The prize is certainly worth the effort, though. The fact that 50 of the 64 students we took to the US in the summer are still in the game is testament to that.  As our chairman has pointed out, if any of our students are lucky enough to get into one of the six institutions which offer a full ride to international students, everything will be free – tuition, living costs, travel. No debts on graduation and a qualification that sets you apart from the pack. Plus there are a couple of hundred of other US universities which offer generous aid, 50 or 75 percent of costs, to British students.

The programme is a classic Sutton Trust initiative, founded on the belief that if a great opportunity exists, it is fundamentally unfair – not to mention a shameful waste of talent – if it is being accessed only by a narrow section of society. Last year, 80% of the 4,500 Brits who chose the US for undergraduate study were from private schools. We need to expose US admissions staff to the great pool of talent in British schools beyond the usual suspects.

So, our US programme will expand in 2013, at Yale and elsewhere, acting as a beacon to other state school students harbouring an American dream.

Meanwhile, I am full of admiration for this year’s studentship.  The very best of luck to them all.

The Case for Fairer Fees

Sir Peter Lampl makes the case for means-tested fees as new research suggests that fear of debt is a significant concern.

Today, the Sutton Trust has published new evidence that the level of fees may be having a disproportionate deterrent effect on young people from low income homes.

Research by Ipsos MORI for the Trust shows that fear of debt and cost concerns could be deterring significant numbers of young people from going to university, or choosing the most appropriate place to study.

While it remains true that four in five 11-16 year-olds aspire to enter higher education, children from single parent families are nearly three times as likely to say their family couldn’t afford for them to be a student as those living in two parent homes. Youngsters also start to worry more about student debt as they get older.

The polling also shows that many potential students expect to pay more to attend elite universities – such as Oxford, Cambridge, Durham or Bristol – than other universities.  This is despite the fact that almost all universities are now charging close to the £9000 maximum for their courses.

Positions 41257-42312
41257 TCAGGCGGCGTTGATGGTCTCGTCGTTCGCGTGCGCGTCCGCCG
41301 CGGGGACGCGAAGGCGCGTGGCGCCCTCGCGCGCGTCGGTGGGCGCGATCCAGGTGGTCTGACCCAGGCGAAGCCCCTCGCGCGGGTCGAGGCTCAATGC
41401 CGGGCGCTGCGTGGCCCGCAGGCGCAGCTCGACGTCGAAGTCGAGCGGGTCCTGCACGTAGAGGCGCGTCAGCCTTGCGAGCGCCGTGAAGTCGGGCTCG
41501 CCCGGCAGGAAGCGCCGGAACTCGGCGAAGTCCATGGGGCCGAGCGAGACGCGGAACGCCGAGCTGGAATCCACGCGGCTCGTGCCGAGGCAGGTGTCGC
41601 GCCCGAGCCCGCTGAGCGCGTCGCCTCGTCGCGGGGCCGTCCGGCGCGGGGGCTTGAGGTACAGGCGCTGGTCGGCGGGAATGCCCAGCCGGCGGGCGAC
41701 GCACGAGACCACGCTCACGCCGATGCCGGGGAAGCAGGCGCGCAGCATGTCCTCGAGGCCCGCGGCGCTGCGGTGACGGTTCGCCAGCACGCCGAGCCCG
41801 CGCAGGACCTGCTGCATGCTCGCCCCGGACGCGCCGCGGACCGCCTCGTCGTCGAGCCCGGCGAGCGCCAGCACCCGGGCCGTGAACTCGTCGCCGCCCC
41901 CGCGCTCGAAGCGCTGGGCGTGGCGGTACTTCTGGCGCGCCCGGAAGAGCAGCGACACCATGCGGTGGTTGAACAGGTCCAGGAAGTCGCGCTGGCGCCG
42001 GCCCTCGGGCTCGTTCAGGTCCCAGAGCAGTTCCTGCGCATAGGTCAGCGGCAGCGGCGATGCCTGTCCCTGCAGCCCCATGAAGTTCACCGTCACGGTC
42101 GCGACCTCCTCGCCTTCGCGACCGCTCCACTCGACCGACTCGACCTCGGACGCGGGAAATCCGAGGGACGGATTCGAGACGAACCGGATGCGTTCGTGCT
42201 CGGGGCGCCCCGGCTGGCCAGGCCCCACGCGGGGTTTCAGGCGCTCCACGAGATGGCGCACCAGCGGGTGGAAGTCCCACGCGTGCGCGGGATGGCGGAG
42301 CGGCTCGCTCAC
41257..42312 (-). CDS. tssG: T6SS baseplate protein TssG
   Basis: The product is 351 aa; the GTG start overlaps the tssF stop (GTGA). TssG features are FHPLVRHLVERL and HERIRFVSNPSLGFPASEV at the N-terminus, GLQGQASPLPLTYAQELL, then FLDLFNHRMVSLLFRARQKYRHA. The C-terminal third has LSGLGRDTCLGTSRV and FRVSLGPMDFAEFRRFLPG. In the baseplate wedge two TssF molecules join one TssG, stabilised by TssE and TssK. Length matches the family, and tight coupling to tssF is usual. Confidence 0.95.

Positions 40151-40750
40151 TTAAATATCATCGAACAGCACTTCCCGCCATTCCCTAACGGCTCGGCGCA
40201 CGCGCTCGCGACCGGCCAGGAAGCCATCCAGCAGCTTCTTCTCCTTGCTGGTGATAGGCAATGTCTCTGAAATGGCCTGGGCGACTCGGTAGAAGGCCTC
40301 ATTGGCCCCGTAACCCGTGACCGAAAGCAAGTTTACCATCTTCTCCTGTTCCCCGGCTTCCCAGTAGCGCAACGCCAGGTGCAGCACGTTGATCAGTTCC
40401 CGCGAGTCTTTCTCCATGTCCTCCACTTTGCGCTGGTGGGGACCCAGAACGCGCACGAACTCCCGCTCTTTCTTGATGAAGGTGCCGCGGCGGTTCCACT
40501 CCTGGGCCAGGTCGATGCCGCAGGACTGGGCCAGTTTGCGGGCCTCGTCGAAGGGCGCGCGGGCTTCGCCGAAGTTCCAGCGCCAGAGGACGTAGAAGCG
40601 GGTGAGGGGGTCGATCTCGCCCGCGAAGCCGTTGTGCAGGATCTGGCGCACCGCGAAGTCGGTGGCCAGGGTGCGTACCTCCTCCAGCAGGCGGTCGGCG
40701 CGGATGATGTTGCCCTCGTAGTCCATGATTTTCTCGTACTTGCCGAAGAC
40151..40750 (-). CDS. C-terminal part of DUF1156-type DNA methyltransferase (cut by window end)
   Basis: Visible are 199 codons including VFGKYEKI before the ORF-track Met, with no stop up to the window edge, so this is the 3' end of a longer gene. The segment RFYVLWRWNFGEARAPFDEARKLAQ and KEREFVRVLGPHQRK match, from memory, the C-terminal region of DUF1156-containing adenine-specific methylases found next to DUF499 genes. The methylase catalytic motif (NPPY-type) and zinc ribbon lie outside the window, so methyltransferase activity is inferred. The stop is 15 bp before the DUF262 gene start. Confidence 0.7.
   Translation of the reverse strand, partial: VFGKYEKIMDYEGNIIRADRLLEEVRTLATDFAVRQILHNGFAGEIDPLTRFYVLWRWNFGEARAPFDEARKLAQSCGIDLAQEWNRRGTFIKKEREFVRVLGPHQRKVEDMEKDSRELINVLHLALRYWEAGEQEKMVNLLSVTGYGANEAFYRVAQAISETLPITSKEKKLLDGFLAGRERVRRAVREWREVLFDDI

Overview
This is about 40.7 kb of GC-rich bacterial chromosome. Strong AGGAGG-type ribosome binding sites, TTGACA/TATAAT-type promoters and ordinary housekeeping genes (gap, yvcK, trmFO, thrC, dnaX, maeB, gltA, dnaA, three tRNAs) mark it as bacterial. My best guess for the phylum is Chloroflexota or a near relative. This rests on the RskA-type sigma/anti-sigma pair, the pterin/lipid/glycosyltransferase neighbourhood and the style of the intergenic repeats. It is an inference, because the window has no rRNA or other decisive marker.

This latest polling follows a report in August by the Independent Commission on Fees, chaired by Will Hutton, showing that around one person in 20 who would have been expected to apply to university in 2012 if the recent trend of increasing application rates among 18-years-olds in England was maintained did not do so. This equates to approximately 15,000 ‘missing’ young applicants.

It also comes after the latest UCAS figures for 2012-13 showing that the number of young people from the UK and the EU who have been accepted this year is 56,000 below that for last year. This figure included under-recruitment at seven Russell Group universities.

I think that taken together these pieces of evidence suggest that the Government has gone too far in allowing universities to set fees of £9000 each. The new fees are simply too high, and the cuts in teaching budgets too deep. Taken together, they make Britain a complete outlier by international standards.

I supported the £1000 fee in 1998 and I backed the increase to £3000 in 2006, because I believed that they struck a reasonable balance in funding between the state and the individual. Had the Government opted for an increase to, say, £5000, this might have been reasonable.

But £9000 is a step too far. Of course, ministers will argue that the repayments system is fair because young people need not make any repayments below an income of £21,000, as opposed to £15,000 in the old system. But the size of the cumulative debt for tuition is trebled and daunting to an increasing number of young people from low and middle income families, and their parents. Those who currently pay independent school fees can simply pay these fees up-front.

University vice-chancellors have toed the party line, arguing that extra fees will boost academic coffers and not alienate students. But the Oxford experience suggests this is not how they truly feel.

My old university recently announced a £300 million fund that builds on an exceptional gift of £75 million by Michael Moritz, a fellow alumnus based in California, that will result in no increase in tuition fees for low-income students. This surely is a bold statement – backed up by £300m – that they believe fees are a deterrent.

What would I do about it all? Put simply, I think we now need to move to needs blind admissions for universities, just as happens in many US universities. We treat young people as if they are financially independent at 18, which is plainly ridiculous. Why should a boarding-school student pay the same as a kid from a council estate? Before the era of tuition fees the student maintenance grant was means-tested, so there is no logic in treating fees differently. It could be paid for, in part, by savings from state-subsidised loans.

I saw a better vision of university funding in action over the summer when the Sutton Trust ran its first US summer school for low and middle-income British students at Yale. If those students went to a top US university, those from families with an income below £40,000 would get their higher education free.

The Government should think again about its fees and loans package. The evidence is mounting that the new fees are seen as too high, particularly by those on modest means. Ministers should means test the fees, so that merit not money is the key consideration in a young person’s decision.